1. Photo Mash-up Workshop with ideaLAB | Sept. 12

Why You Should Go: You’ll get to pick out a historic Denver photo at History Colorado and then hit the streets to photograph the same spot to see how the city has changed.

2. Denver Free Walking Tours | All month

Why You Should Go: You need an excuse to play tourist at home, so park your car, slather on some sunscreen, and take a two-hour walk around the heart of the Mile High City—with a tour guide, of course.

3. Denver Museum of Nature & Science Free Day | Sept. 27

Why You Should Go: Late September weather can be fickle. If it’s too hot or too brisk to play outside, come inside and practice your dinosaur speak (read: “rawr!”) with the fossils.

4. A Taste of Colorado | Sept. 4–7

Why You Should Go: Because you (hopefully) aren’t working, which will give you ample time to unwind at this four-day fest.

5. Colorado State Fair | Through Sept. 7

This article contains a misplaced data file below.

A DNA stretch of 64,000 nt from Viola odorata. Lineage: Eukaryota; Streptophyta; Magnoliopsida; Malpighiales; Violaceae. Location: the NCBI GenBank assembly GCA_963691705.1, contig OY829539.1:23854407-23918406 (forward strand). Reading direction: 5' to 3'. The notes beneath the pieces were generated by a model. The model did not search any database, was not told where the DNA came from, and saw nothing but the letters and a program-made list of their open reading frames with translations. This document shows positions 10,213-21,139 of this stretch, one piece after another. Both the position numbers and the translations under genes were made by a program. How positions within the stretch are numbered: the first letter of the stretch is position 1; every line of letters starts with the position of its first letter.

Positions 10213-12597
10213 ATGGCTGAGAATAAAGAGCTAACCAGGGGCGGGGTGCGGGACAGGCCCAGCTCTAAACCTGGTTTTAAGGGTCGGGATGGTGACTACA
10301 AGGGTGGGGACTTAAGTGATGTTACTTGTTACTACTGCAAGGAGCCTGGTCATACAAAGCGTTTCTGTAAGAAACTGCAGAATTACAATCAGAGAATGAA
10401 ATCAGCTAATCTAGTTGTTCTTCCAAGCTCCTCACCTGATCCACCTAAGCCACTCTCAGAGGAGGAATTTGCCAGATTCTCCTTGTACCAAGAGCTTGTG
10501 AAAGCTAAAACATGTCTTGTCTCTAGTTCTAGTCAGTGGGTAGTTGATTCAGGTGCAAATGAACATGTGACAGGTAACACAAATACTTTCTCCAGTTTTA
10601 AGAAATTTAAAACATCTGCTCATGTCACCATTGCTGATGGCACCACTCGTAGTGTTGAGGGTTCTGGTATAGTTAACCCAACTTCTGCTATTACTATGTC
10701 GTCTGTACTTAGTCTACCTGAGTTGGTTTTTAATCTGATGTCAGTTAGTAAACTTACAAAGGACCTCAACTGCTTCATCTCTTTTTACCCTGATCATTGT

Why You Should Go: A summer without a state fair (read: fried foods, livestock competitions, and concerts) just doesn’t feel complete.

6. Pikes Peak World Cup Downhill Skateboard Race | Sept. 12–13

Why You Should Go: Watching skateboarders hurtle down the road is exhilarating, even if you are just standing still and watching.

7. Denver Botanic Gardens Free Day | Sept. 9

Why You Should Go: If the crowds for the corpse flower scared you away, here’s your chance to see what’s blooming at the Gardens.

8. Hang out at a Farmers Market | Various dates

Why You Should Go: After spring storms delayed crops, the market stands are finally bursting with fresh produce. You’ll often find live music and you’ll always find someone willing to talk about all-things-food. Bonus: If you do spend some cash, check out 5280.com/freshpicks2015 for tips on what to cook now.

9. Cuba: Past, Present & Future | Sept. 24

Why You Should Go: This “Active Minds” event at the Sam Gary branch of the Denver Public Library tackles one of the most timely news topics of the summer.

10. Hike the Betasso Preserve | All month

Why You Should Go: This quick, four-mile trek is close to bustling Boulder, but the walk is blissfully serene.

Follow senior editor Natasha Gardner on Twitter, Instagram, or Pinterest.